Bubba Watson Overcomes Trying Year to Share PGA Lead
The lefthander from the tiny Florida Panhandle town of Bagdad shot a 4-under 68 to share the opening-day lead with Francesco Molinari, and then wasn't sure if he should laugh or cry. So, depending on the subject, he did a little of both.
Watson, who earned his first PGA Tour victory in June at the Travelers Championship, will turn 32 in November, but remains one of golf's biggest kids. That fact can be proven by Watson's first order of business upon arriving at the home he is renting this week: Call Ricky Fowler, the 21-year-old rookie who has become a new best buddy.
That's what made Watson laugh.
"We got here Sunday night, flew in, called Rickie at the house that I rented and I said there's three kids that live here," Watson said. "There's Razors, there's the push Razors, there's scooters, there's skate boards, there's basketball, there's football, there's disk golf in the back, there's bicycles.
"We shot Twitter videos, we threw the football, played catch with the baseball, we played basketball, we cruised around with some neighborhood kids on the Razors, road bikes, and we went and then we had an ice cream afterwards."
Thursday wasn't bad, either.
The left-hander may be one of the tour's longest hitters, averaging more than 307 yards off the tee, but his round of six birdies and two bogeys was crafted with shaped shots and a savvy short game, including nine one-putt greens.
"Everybody that plays good makes a lot of good saves," he said. "It just keeps the momentum. Your caddie's always in your ear bugging you about momentum. You make that putt, let's go. Don't worry about the bad shot, you got up-and-down, let's go, you made par, let's get to the next hole.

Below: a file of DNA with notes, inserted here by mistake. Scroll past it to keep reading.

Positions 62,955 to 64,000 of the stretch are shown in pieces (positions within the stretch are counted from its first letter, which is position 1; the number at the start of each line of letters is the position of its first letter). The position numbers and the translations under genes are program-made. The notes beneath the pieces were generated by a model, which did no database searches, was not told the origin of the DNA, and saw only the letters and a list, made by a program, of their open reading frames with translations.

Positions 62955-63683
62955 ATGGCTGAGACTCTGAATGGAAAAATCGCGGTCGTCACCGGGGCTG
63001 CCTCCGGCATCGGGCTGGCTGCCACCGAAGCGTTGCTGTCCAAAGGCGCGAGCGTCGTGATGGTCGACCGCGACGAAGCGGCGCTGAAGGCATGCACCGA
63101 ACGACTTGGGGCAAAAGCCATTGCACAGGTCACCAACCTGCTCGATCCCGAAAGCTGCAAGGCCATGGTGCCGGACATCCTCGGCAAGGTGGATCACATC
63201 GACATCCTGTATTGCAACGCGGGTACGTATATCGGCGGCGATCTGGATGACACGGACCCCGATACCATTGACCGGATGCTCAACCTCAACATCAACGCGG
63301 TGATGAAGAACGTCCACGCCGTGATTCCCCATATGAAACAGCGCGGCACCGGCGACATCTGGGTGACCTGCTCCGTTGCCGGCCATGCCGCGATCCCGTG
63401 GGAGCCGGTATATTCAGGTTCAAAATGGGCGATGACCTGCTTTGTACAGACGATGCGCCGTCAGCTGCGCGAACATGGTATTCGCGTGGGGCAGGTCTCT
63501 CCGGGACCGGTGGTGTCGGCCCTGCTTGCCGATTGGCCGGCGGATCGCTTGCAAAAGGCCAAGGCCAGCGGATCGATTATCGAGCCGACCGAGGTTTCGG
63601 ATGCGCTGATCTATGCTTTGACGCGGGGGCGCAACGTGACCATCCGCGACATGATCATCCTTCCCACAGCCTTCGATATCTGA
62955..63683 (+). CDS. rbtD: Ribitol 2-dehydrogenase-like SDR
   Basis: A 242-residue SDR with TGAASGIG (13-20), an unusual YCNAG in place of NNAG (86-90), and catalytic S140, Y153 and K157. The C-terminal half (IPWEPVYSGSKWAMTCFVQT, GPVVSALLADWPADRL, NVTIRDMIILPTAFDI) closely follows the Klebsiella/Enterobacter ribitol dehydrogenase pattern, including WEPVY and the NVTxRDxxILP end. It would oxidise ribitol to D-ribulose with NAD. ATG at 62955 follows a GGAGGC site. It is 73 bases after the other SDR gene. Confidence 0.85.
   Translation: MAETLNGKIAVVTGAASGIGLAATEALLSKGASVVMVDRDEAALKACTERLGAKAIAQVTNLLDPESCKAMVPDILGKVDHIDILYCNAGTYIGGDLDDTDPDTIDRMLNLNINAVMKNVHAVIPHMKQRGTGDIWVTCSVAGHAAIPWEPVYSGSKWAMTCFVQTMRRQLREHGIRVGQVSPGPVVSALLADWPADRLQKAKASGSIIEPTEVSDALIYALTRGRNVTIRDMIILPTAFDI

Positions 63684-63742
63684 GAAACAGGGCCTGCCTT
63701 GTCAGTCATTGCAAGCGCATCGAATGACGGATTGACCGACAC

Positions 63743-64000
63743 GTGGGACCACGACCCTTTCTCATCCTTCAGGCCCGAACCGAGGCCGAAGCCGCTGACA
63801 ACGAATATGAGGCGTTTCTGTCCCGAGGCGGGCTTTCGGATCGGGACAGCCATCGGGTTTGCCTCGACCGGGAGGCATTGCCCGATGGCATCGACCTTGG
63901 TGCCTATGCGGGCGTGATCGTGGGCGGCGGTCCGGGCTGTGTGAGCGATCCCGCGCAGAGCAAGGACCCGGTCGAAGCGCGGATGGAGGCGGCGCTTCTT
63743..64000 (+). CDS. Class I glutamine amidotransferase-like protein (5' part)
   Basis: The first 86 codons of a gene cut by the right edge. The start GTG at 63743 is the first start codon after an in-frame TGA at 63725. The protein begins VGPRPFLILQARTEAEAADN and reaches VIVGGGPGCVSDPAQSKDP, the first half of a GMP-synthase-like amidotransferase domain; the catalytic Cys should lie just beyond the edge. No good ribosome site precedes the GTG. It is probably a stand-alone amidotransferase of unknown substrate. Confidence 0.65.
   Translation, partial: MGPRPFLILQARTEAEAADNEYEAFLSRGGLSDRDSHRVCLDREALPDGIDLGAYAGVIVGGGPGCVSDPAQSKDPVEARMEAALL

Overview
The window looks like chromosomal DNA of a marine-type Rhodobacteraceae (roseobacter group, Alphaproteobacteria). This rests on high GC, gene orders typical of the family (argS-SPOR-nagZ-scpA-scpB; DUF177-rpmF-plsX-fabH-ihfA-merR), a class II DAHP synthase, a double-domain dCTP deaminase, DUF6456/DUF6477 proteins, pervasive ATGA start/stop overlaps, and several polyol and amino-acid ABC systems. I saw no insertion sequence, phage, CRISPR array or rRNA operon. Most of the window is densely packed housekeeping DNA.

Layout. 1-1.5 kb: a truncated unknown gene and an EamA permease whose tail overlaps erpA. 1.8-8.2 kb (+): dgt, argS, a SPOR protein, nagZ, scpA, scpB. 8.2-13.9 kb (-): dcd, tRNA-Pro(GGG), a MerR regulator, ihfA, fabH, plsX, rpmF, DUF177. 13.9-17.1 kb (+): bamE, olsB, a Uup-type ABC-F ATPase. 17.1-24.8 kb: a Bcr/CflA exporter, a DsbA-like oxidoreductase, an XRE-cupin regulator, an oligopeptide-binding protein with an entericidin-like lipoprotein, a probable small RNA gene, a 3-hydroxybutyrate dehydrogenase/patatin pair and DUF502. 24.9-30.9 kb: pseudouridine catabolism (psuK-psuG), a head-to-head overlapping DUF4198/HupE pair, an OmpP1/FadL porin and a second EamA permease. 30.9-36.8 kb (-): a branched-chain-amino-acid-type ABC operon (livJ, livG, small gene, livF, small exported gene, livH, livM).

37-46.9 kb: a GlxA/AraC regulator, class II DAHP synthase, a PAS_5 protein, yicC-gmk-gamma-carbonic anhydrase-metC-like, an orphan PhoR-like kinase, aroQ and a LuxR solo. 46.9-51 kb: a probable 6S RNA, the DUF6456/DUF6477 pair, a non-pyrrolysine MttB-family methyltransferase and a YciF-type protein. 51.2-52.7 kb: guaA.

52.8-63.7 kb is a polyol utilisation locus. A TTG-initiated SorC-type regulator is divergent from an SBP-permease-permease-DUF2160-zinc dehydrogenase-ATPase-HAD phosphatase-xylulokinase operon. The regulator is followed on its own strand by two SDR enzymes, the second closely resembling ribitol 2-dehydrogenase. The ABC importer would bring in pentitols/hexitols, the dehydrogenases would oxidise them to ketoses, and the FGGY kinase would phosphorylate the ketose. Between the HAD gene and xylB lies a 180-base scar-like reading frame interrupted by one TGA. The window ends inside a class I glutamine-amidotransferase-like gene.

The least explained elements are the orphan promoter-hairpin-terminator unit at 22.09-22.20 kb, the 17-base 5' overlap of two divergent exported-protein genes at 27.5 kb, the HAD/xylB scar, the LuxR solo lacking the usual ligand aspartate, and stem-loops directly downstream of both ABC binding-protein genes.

"You get that momentum. And that's what it is. If I don't get up-and-down a couple times today my momentum could shift, it might not, but it could shift and not go the right direction and I could be mad the rest of the day. So I just held it together, I made some key putts that I needed to make and now I'm here talking to you guys."
That was a good thing, until it finally brought Watson to tears.
The problem with leading a major championship (even if 78 players remained on the golf course when darkness halted play) is you better have a story to tell. The media guys make a habit of asking for details until there's no secrets left.
Finally, the inquiries shifted from Watson's opening-round 68 to his victory in Hartford -- where he broke down as he walked off the final green.
And he did it all over again.
"Hopefully, you all don't think I'm a sissy," he sobbed. "You know, I do hit the ball a long way."
Watson's emotions are heartfelt and run deep. So he began the story.
"Before I was having fun," he told reporters. "Now I'm not."
Nevertheless, he went on.
First, Watson's father learned late last year that he has cancer. Then, on Christmas Eve, while Watson was in Florida visiting his father, wife Angie, a former WNBA player, had to be taken to the hospital.
Her original diagnosis was a tumor in her pituitary gland.
"So my dad said, 'Look, I lived my life, you go home. You go get your wife and straighten her out. See what you got to do.'
"Two months went by, and we did some more tests. We went to Duke University Hospital and the doctors there said it's not a tumor -- man, I don't like you guys any more."
As it turned out, what was first believed to be a tumor was only an enlarged pituitary gland. Angie is healthy, and Watson's dad continues his fight. Still, the emotional toll was significant and the nerves remain raw.
"It was scary."
Watson blinked hard. His voice broke.
"Why do I want to go hit a golf ball right now," he said.
Because Bubba just likes to have fun.